Risk perception of mobile communication: a mental models approach
Marie-Eve Cousin and
Journal of Risk Research, 2010, vol. 13, issue 5, 599-620
Some lay people confronted with a new base station project fear serious health consequences from the high-frequency radiation, while experts consider exposure under the current international standards as unproblematic. These conflictive estimations may be attributed to the different mental models of lay people and experts. Less is known about lay people's knowledge in regard to mobile communication and their intuitive understanding of the associated health risks. An adaptation of the 'Mental Models Approach' was used to reveal lay people's beliefs about mobile communication and to learn more about lay people's information requirements, potential knowledge gaps, and misconceptions. Through the means of open interviews with Swiss experts ( N = 16), lay people ( N = 16), and base station opponents ( N = 15), different mental models were constructed and evaluated. Comparisons between the expert and the lay groups showed several qualitative differences in all identified knowledge domains. Knowledge gaps in regard to changing exposure magnitudes due to the interaction patterns of cell phones and base stations as well as misconceptions about regulation issues and scientific processes were found in both lay groups. In addition, lack of trust in responsible actors and disaffection with base station location processes were mentioned. The reported qualitative insights may be useful for the improvement of further risk communication tools.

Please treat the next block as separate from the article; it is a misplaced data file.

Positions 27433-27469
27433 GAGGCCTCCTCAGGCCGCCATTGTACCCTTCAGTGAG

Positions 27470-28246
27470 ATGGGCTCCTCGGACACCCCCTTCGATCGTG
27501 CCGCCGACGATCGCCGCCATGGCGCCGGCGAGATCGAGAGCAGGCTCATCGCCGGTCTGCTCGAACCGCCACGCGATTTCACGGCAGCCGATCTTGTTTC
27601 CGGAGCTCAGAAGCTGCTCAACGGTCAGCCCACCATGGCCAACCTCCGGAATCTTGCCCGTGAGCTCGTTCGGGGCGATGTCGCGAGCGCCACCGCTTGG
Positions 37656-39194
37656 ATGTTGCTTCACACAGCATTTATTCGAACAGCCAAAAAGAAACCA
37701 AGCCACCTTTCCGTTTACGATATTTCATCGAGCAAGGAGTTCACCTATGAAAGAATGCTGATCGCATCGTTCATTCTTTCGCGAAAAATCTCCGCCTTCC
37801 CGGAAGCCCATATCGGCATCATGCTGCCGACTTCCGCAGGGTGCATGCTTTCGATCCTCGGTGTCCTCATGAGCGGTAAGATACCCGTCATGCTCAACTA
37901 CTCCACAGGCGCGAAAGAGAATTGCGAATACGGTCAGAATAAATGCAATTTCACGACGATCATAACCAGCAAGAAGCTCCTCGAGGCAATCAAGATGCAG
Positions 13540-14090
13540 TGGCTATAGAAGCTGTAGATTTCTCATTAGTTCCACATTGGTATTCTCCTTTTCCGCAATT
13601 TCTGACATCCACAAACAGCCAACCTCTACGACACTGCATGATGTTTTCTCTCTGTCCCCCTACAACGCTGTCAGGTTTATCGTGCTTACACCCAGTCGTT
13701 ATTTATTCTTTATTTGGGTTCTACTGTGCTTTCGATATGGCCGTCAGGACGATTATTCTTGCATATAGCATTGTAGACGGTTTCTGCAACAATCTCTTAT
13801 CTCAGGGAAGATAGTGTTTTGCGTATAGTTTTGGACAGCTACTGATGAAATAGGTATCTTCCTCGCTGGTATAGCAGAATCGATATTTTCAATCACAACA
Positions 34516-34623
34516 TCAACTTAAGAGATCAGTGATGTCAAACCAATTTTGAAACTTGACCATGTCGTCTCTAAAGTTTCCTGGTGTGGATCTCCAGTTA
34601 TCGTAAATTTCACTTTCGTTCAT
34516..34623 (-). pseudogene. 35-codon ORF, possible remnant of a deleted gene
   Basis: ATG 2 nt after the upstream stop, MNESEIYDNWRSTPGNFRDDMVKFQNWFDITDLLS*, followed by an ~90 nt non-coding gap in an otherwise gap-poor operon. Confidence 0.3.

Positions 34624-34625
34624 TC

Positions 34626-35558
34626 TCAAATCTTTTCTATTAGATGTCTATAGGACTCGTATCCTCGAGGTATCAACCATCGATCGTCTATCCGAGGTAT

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Persistent link: https://EconPapers.repec.org/RePEc:taf:jriskr:v:13:y:2010:i:5:p:599-620
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